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Keywords: inn

Historical Items

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Item 7787

Bay of Naples Inn with steamboat in background

Contributed by: Naples Historical Society Date: circa 1905 Location: Naples Media: Photographic print

Item 16558

Grindstone Inn, Winter Harbor, ca. 1930

Contributed by: Winter Harbor Historical Society Date: 1930 Location: Winter Harbor Media: Postcard

Item 10423

Hand bill advertising the Inn in Oakfield

Contributed by: Oakfield Historical Society Date: circa 1915 Location: Oakfield; Oakfield; Oakfield Media: Printed hand bill

Tax Records

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Item 51042

130-132 Eastern Promenade, Portland, 1924

Owner in 1924: Harry H Pease Use: Summer Inn

Item 85120

Ray property, Natick Street, Peaks Island, Portland, 1924

Owner in 1924: Clyde Ray Use: Summer Dwelling

Exhibits

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Exhibit

Student Exhibit: The Story of the Heywood Tavern

The story of the Heywood Tavern in Skowhegan.

Exhibit

Poland Spring: Summering in Fashion

During the Gilded Age at the end of the nineteenth century, Americans sought to leave increasing urban, industrialized lives for the health and relaxation of the country. The Poland Spring resort, which offered a beautiful setting, healing waters, and many amenities, was one popular destination.

Exhibit

Summer Folk: The Postcard View

Vacationers, "rusticators," or tourists began flooding into Maine in the last quarter of the 19th century. Many arrived by train or steamer. Eventually, automobiles expanded and changed the tourist trade, and some vacationers bought their own "cottages."

Site Pages

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Site Page

Mount Desert Island: Shaped by Nature - Inns

Inns Louisburg Hotel, Bar Harbor, ca. 1900Item Contributed byJesup Memorial Library The list of Mount Desert Island inns is long and legendary.

Site Page

Islesboro--An Island in Penobscot Bay - Summer Resorts

The summer tourists stayed in a boarding house/inn, named at various times Seaside House, Seaside Hotel, The Islesborough and Johnson-by-the-Sea.

Site Page

Islesboro--An Island in Penobscot Bay - Historical Overview

Second Islesboro Inn, aerial view, ca. 1950Item Contributed byIslesboro Historical Society Ryder’s Cove and Hewes Point remained the island’s only…

My Maine Stories

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Story

Carrabassett Village and the Red Stallion Inn circa 1960
by David Rollins

The creation of Carrabassett Village and the Red Stallion Inn at Sugarloaf USA

Story

Norcross Deer Hunting
by Albert Fowler

How hunting has impacted my life

Story

Julia Winters and Life in Lewiston/Auburn, Maine
by Judy Zaccagnini Flynn, granddaughter

6 year old sent to Maine foster home when her parents were unable to care for her

Lesson Plans

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Lesson Plan

Longfellow Studies: "The Poet's Tale - The Birds of Killingworth"

Grade Level: 6-8, 9-12 Content Area: English Language Arts, Science & Engineering, Social Studies
This poem is one of the numerous tales in Henry Wadsworth Longfellow's Tales of the Wayside Inn. The collection was published in three parts between 1863 and 1873. This series of long narrative poems were written by Longfellow during the most difficult personal time of his life. While mourning the tragic death of his second wife (Fanny Appleton Longfellow) he produced this ambitious undertaking. During this same period he translated Dante's Inferno from Italian to English. "The PoetÂ’s Tale" is a humorous poem with a strong environmental message which reflects Longfellow's Unitarian outlook on life.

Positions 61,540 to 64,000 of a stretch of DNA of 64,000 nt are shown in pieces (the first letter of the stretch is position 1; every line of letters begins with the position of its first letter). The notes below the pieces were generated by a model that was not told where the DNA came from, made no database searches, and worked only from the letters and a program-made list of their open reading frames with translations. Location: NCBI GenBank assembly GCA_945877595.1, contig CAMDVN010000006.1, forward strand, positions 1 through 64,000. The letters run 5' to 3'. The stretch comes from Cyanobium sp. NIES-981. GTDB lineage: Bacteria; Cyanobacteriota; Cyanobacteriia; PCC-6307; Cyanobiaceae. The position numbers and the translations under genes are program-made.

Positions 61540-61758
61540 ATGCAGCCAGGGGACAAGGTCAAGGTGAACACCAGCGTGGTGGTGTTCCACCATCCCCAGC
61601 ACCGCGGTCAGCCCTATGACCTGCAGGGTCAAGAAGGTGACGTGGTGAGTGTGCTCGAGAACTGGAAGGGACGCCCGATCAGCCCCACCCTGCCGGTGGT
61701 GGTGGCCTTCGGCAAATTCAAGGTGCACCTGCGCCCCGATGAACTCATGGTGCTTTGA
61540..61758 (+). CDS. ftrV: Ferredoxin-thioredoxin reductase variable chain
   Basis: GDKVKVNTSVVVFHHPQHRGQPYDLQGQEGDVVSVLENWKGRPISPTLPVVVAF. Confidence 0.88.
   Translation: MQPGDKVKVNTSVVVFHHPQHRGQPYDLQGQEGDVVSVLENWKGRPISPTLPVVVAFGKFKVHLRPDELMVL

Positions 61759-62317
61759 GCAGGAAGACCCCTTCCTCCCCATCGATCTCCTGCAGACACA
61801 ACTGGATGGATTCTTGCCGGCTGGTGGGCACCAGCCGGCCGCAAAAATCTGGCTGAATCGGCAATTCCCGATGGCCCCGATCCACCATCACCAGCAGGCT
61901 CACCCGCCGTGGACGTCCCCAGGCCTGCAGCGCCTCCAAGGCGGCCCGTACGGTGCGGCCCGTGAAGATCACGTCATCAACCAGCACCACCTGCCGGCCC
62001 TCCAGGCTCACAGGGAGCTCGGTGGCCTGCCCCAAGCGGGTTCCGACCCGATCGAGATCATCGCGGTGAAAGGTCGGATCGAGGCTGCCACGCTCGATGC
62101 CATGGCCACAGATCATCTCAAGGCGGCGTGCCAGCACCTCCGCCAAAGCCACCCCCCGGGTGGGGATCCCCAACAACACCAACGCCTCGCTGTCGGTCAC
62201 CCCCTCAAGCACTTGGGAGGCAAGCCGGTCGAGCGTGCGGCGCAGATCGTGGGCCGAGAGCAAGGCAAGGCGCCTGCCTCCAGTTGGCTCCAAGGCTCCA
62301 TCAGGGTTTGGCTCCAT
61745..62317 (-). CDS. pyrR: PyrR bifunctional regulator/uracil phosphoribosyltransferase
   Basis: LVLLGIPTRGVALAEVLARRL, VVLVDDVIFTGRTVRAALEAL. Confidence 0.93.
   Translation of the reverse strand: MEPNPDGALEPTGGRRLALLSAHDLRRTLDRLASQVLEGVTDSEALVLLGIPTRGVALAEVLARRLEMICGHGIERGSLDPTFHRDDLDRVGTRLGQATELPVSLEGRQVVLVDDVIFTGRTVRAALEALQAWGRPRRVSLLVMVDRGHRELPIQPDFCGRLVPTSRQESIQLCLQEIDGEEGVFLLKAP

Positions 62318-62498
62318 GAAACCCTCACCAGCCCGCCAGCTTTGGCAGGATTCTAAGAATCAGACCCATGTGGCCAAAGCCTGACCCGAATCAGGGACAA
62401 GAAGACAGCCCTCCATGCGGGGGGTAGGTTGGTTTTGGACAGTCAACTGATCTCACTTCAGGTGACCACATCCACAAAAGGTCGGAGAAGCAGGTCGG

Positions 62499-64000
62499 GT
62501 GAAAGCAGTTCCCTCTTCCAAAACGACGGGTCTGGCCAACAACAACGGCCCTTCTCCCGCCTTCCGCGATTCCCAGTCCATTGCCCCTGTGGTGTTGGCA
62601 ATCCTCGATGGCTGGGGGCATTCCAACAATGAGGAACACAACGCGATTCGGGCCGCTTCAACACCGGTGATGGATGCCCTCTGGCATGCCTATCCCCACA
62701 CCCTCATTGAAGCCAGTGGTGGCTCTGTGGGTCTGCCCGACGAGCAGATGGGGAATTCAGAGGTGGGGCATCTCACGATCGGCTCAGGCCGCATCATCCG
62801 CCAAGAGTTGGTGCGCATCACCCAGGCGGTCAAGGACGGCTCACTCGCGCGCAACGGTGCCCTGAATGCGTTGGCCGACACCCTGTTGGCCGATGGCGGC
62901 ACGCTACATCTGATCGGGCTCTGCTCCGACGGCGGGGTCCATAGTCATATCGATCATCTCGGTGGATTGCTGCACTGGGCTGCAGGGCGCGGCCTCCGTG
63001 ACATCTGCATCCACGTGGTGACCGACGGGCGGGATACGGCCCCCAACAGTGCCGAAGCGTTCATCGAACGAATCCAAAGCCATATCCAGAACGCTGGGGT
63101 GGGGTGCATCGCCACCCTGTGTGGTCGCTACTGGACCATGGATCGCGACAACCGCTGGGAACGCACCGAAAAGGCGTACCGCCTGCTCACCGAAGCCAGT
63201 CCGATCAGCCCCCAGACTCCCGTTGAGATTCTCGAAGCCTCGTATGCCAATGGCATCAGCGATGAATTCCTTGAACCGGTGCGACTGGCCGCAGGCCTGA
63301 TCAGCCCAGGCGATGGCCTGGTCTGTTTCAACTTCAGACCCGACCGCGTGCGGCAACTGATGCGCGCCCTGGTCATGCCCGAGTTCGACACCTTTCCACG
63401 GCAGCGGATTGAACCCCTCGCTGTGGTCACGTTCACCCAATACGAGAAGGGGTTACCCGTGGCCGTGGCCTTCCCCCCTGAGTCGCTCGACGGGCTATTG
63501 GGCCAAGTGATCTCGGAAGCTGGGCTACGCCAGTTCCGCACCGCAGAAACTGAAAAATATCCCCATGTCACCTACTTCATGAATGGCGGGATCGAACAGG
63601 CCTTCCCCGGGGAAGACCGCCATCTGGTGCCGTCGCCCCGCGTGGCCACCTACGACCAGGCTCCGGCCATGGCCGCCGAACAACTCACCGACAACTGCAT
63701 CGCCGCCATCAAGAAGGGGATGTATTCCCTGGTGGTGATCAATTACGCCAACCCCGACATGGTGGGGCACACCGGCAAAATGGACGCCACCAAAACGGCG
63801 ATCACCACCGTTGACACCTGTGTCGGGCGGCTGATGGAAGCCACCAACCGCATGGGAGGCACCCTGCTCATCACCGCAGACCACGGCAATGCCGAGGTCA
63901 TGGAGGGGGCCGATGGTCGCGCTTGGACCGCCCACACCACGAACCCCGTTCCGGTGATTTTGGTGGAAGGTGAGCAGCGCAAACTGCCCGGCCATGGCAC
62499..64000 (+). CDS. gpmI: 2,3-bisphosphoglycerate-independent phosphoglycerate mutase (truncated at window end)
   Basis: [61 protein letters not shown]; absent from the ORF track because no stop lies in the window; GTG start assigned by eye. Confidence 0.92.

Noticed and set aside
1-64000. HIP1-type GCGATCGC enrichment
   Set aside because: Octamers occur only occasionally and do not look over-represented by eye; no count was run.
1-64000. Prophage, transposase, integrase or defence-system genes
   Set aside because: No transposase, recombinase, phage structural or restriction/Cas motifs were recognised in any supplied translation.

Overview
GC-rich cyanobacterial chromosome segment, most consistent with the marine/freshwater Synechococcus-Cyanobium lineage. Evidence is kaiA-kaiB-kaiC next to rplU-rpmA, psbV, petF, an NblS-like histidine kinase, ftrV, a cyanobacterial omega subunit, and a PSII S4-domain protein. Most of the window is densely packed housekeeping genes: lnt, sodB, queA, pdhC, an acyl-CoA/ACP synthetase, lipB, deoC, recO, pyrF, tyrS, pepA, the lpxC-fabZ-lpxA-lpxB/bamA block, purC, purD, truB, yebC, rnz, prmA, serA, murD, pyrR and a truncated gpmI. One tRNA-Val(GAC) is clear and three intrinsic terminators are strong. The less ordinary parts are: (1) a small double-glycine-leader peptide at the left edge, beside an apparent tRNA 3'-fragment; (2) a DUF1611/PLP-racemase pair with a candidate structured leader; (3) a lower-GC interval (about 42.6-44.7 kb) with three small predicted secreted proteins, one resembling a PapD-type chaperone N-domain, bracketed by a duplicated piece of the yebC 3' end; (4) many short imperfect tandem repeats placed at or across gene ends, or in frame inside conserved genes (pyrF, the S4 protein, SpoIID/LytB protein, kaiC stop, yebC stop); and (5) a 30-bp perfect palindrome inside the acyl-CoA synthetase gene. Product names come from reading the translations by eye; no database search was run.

Lesson Plan

Longfellow Studies: "Evangeline: A Tale of Acadie"--Selected Lines and Illustrations

Grade Level: 6-8, 9-12 Content Area: Social Studies, Visual & Performing Arts
Henry Wadsworth Longfellow, Maine's native son, is the epitome of Victorian Romanticism. Aroostook County is well acquainted with Longfellow's epic poem, Evangeline, because it is the story of the plight of the Acadians, who were deported from Acadie between 1755 and 1760. The descendants of these hard-working people inhabit much of Maine, New Brunswick, and Nova Scotia. The students enjoy hearing the story and seeing the ink drawings. The illustrations are my interpretations. The collection took approximately two months to complete. The illustrations are presented in a Victorian-style folio, reminiscent of the family gathered in the parlor for a Sunday afternoon reading of Evangeline, which was published in 1847. Preparation Required/Preliminary Discussion: Have students read "Evangeline A Tale of Acadie". Give a background of the Acadia Diaspora. Suggested Follow-up Activities: Students could illustrate their own poems, as well as other Longfellow poems, such as: "Paul Revere's Ride," "The Village Blacksmith," or "The Children's Hour." "Tales of the Wayside Inn" is a colonial Canterbury Tales. The guest of the inn each tell stories. Student could write or illustrate their own characters or stories. Appropriate calligraphy assignments could include short poems and captions for their illustrations. Inks, pastels, watercolors, and colored pencils would be other appropriate illustrative media that could be applicable to other illustrated poems and stories. Each illustration in this exhibit was made in India ink on file folder paper. The dimensions, including the burgundy-colors mat, are 9" x 12". A friend made the calligraphy.